Tuesday, June 28, 2011


At some point last year, friend and fellow Mytishchi teacher Katie told me about a lesson she did featuring a "river of life." (actually, I think I just happened to see her lesson plan and gave her a look. To her credit, I am pretty sure it was from the book) She later told me that after she drew her own personal "river of life" on the board, her students immediately translated the title into Russian and looked skeptical. As if they intuitively knew it was extremely lame. A fair assumption in my book.

So when I went to see the movie The Tree of Life with some friends on Sunday afternoon, I immediately suspected it might be kind of cheesy. People who know me know that I do love cheesy movies. In fact, I am capable of enjoying basically any movie (except I refuse to watch most in the horror genre). Oh how unprepared I was...

I'll start with this, the description from IMDB: "The impressionistic story of a Texas family in the 1950s. The film follows the life journey of the eldest son, Jack, through the innocence of childhood to his disillusioned adult years as he tries to reconcile a complicated relationship with his father (Brad Pitt). Jack (played as an adult by Sean Penn) finds himself a lost soul in the modern world, seeking answers to the origins and meaning of life while questioning the existence of faith."

... is that what it was about?!

The movie starts out slowly, with scenes of two parents receiving (separately) the news that a son had died ca 1970s. A little disjointed, lack of dialogue, but the drama is there, and it's the beginning of a movie. No concrete plot is set, but there's potential at this point. After a few scenes like this with Brad Pitt and the mom , it jumps ahead to scenes with Sean Penn (who I can only assume is one of the sons as an adult? but who knows... it's not like he says or does anything), set what looks to be about 30 years later (modern day-ish).

Then, there's about 20 minutes of what could be Discovery Channel's Planet Earth, followed by 5 minutes of what resembles a PIXAR-animated Land Before Time. Yes, there were dinosaurs (you might be thinking, "wow, this movie has it all!" and you would be wrong).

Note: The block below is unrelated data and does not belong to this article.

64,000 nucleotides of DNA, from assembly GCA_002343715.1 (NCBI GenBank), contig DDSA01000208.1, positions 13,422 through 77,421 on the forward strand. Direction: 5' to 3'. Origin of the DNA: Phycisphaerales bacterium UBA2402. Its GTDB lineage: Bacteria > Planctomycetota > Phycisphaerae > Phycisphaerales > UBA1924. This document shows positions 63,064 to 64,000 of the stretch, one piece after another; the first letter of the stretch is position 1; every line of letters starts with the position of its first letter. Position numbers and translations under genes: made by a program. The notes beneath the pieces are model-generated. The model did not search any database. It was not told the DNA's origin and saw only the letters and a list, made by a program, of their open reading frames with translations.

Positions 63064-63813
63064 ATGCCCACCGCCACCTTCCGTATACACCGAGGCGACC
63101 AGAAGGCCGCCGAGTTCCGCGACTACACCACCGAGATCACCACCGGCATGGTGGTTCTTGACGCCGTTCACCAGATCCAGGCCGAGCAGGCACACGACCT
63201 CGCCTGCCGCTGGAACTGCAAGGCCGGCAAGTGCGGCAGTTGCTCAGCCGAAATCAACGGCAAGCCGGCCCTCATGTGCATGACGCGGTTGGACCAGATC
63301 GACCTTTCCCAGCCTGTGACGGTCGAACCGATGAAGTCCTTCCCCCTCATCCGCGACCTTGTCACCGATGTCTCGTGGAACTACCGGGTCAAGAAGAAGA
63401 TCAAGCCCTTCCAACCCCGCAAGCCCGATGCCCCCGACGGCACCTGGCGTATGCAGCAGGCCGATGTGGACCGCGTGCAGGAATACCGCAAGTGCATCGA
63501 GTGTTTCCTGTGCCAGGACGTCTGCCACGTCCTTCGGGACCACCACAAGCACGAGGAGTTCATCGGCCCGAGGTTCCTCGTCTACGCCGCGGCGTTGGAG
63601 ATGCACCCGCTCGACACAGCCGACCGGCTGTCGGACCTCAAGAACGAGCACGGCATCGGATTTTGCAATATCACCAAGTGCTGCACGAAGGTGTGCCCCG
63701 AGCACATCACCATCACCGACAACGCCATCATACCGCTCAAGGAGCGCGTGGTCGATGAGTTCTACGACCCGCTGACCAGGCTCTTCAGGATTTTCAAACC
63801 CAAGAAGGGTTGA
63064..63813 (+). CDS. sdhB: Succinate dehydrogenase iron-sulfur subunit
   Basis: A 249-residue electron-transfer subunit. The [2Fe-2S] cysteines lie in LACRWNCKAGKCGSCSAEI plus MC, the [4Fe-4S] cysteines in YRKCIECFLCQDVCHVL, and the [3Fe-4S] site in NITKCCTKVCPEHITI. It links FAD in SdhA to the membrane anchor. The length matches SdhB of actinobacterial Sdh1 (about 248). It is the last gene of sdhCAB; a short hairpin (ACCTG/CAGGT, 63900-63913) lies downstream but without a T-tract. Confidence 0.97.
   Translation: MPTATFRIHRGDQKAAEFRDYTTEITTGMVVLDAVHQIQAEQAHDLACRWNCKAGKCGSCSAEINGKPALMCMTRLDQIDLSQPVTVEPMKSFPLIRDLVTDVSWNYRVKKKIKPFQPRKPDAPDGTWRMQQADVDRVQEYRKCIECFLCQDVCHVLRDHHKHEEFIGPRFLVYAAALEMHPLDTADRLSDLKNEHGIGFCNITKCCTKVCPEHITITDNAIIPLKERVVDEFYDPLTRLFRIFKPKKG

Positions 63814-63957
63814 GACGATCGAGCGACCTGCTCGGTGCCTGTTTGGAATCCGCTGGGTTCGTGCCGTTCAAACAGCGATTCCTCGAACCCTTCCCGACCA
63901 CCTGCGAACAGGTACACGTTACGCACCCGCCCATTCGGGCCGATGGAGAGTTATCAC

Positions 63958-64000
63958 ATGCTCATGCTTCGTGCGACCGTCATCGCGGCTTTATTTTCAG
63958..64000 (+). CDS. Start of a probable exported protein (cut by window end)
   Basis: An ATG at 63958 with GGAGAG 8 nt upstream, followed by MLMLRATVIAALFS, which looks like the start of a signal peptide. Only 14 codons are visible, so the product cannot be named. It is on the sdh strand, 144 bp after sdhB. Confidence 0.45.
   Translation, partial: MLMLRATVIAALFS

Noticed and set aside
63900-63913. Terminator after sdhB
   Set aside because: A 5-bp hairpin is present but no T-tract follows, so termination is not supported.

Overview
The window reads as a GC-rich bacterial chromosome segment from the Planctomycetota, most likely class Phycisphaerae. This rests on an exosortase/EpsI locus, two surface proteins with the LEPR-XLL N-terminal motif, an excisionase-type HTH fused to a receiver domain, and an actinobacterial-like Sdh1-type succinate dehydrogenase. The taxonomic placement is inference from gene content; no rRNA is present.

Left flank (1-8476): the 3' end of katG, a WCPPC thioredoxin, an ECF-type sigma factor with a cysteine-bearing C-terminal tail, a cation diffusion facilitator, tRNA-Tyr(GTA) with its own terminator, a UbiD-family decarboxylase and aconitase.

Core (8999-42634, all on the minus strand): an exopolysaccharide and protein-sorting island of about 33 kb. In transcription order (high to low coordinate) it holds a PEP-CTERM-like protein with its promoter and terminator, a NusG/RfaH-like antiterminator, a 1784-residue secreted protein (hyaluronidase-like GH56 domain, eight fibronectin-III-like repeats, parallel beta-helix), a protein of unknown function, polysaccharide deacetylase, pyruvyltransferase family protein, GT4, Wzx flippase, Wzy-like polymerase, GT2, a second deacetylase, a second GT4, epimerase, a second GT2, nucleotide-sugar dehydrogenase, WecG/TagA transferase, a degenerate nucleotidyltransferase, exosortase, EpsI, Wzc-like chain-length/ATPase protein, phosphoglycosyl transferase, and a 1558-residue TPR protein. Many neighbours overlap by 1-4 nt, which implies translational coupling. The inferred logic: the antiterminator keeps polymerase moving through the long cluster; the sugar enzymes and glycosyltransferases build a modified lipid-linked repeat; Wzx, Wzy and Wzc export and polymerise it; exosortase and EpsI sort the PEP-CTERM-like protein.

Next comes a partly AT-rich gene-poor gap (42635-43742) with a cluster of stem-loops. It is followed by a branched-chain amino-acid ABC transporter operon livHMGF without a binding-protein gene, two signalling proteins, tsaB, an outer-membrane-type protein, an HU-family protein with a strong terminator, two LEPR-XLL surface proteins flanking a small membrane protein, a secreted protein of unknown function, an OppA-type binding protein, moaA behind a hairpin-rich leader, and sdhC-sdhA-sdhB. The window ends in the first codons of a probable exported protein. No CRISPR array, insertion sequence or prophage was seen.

As soon as that all began, it jumped to scenes almost exclusively of the boys in their childhood and the family dynamics; it almost felt as though you were watching a normal movie (if you couldvforget about the pure weirdness that had just happened), only with a serious lack of dialogue, purpose, and continuity between the parts. That is, it lacked anything that could have made it interesting.

Most of the time I sat there in a state of total disbelief, occasionally glancing at my movie-going companions to compare reactions. On a couple of occasions I broke out laughing at the absurdity of the whole thing. By the time the movie ended (it's a solid 2 hours and 18 minutes, every single one of which pass slowly and painfully), we were applauding (with relief) and I was laughing hysterically with tears of confusion streaming down my face. As we all stood up, our attention was drawn to the fact that the seat of one of my friend's broke at some point during the movie (toward the end, as I understood it). That chair knew just how to feel.

We walked out of the theatre, Anastasia apologizing for suggesting the movie, still in a general state of shock. We disbanded and agreed never to speak of it again. Sure it's possible I just "didn't get it", but isn't it equally possible that the movie just sucked? I haven't seen anything that bad since Visioneers (a movie I had entirely forgotten about until recently). If you're familiar with the HBO series Entourage, I imagine this film is a lot like MedellĂ­n.* All in all, I wish I had spent my time and money seeing Cars 2.

p.s. I'll give it credit for a few things (which by no means make the film worth seeing): featuring Austin's Barton Springs Pool, the general imagery of central Texas that I love, and the seriously adorable boys playing the roles of Brad Pitt's children.

*except in Entourage, the movie is acknowledged as awful, whereas in real life critics are retarded and seem to think this was a good film. it makes me feel like i'm in some kind of opposite land.

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